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The Downside Of Muscle Milk RTD Shakes

I received an email over the weekend from a past client asking me about my opinion of the popular Muscle Milk ready-to-drink protein shakes.

There’s no question these shakes are among the top sellers due to their taste and excellent marketing by the manufacturer, CytoSport.

It doesn’t hurt either there’s a significant convenience factor with the pre-packaged shakes being ready to drink, no mixing or blending required.

However, before you run out and stock up on these shakes you’ll want to look at the big picture.

As always, there’s a trade off for convenience with processed food and drink. In today’s post we’ll dig into the ingredients and composition of the Muscle Milk RTD shakes, then you can be the judge for yourself.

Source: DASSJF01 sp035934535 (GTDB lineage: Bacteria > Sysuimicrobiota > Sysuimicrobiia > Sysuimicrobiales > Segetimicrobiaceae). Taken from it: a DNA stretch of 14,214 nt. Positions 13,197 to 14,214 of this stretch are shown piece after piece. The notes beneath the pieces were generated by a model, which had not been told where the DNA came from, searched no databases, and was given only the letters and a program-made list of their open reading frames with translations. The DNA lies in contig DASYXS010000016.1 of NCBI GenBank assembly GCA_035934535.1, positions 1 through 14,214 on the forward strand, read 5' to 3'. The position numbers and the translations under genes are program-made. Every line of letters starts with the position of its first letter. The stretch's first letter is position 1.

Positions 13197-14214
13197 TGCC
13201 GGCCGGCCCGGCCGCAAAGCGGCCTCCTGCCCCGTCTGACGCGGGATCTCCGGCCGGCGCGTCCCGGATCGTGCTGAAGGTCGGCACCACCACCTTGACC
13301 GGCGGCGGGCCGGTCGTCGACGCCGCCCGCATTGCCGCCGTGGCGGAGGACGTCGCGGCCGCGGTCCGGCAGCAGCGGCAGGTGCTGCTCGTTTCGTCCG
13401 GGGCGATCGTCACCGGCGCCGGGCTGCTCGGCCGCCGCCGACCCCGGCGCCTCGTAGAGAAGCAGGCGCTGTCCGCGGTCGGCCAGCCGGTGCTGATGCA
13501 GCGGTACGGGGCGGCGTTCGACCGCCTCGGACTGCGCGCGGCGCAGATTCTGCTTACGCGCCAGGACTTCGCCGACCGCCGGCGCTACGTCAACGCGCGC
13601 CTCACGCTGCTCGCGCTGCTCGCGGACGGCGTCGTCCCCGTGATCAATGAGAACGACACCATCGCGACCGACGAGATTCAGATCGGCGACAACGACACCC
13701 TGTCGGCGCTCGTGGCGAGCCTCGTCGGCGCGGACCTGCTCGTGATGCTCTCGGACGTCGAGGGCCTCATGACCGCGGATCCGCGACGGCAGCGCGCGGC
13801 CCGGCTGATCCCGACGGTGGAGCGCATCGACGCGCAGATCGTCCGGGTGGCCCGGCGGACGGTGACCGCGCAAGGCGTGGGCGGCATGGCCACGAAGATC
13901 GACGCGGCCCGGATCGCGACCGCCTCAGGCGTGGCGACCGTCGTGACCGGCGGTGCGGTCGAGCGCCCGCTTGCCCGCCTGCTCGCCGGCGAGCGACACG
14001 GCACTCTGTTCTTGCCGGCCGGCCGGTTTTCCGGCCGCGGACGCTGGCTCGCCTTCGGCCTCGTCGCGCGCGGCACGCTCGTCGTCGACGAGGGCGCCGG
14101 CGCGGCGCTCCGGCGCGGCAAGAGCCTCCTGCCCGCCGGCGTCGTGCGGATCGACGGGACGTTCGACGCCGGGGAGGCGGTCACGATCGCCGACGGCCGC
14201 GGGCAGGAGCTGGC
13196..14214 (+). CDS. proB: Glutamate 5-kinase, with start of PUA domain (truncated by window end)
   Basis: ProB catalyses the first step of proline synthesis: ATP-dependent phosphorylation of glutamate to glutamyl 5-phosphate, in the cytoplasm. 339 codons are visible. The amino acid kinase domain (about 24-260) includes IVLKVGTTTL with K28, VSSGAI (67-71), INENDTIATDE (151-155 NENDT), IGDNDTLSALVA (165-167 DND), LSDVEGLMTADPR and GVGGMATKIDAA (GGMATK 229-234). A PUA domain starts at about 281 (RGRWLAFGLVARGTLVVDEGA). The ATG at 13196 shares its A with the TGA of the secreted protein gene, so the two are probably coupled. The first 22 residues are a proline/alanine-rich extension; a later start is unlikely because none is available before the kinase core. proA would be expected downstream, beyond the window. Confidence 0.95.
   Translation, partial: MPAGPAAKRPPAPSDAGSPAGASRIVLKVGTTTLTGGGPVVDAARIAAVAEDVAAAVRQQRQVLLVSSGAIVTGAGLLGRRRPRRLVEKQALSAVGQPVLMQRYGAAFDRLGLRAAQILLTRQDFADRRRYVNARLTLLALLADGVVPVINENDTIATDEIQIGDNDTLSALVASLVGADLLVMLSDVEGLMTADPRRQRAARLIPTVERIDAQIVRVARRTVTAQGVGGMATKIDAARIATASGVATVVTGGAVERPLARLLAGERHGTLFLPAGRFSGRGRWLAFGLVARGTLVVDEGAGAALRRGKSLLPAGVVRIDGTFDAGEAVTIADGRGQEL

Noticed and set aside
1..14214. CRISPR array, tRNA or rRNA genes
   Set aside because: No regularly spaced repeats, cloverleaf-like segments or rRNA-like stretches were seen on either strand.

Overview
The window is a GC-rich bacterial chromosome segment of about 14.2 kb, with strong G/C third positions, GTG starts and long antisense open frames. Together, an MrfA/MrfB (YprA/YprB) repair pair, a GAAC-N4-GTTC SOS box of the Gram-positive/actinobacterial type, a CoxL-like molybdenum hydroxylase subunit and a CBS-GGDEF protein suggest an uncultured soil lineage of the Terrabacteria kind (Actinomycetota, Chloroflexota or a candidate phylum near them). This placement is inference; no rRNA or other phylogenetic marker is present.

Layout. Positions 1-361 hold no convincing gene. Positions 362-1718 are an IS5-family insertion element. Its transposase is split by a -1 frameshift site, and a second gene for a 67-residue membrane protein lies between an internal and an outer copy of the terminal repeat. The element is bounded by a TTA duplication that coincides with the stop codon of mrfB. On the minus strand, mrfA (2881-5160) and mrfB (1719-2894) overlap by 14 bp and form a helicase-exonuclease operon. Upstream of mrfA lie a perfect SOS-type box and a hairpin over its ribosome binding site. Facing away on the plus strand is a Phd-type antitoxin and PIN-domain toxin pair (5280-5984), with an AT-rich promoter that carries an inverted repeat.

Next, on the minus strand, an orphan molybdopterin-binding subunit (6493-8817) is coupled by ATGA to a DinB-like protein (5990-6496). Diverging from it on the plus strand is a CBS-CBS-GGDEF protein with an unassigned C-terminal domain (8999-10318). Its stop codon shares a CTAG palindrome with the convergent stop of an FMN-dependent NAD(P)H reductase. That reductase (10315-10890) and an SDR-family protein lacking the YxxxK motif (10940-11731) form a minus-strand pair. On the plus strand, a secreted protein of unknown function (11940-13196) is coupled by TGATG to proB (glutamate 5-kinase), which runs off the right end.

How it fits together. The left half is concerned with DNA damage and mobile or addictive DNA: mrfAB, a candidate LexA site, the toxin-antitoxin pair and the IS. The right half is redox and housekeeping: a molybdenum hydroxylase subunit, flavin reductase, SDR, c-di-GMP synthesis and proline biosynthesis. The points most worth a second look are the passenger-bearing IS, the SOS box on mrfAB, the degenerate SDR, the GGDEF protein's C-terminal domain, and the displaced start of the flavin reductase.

More after the jump…

What this is NOT…

Let me preface this discussion by stating this isn’t a disguised sales pitch for some other competitive product. Nor is it a purposeful bash on Muscle Milk RTD shakes due to some hidden bias or agenda.

My objective when reviewing products is to look at all sides in an objective manner and simply present the pros and cons for others to make their own decisions. It’s all about cutting through the hype and marketing to getting down to brass tacks.

Sure, I’ll often make my own recommendations based on personal experience and knowledge gained from research over the past twenty years, but never-the-less it will still be my opinion.

While the purpose of this blog is to share my beliefs and opinions, I certainly respect opposing viewpoints and welcome the dialogue.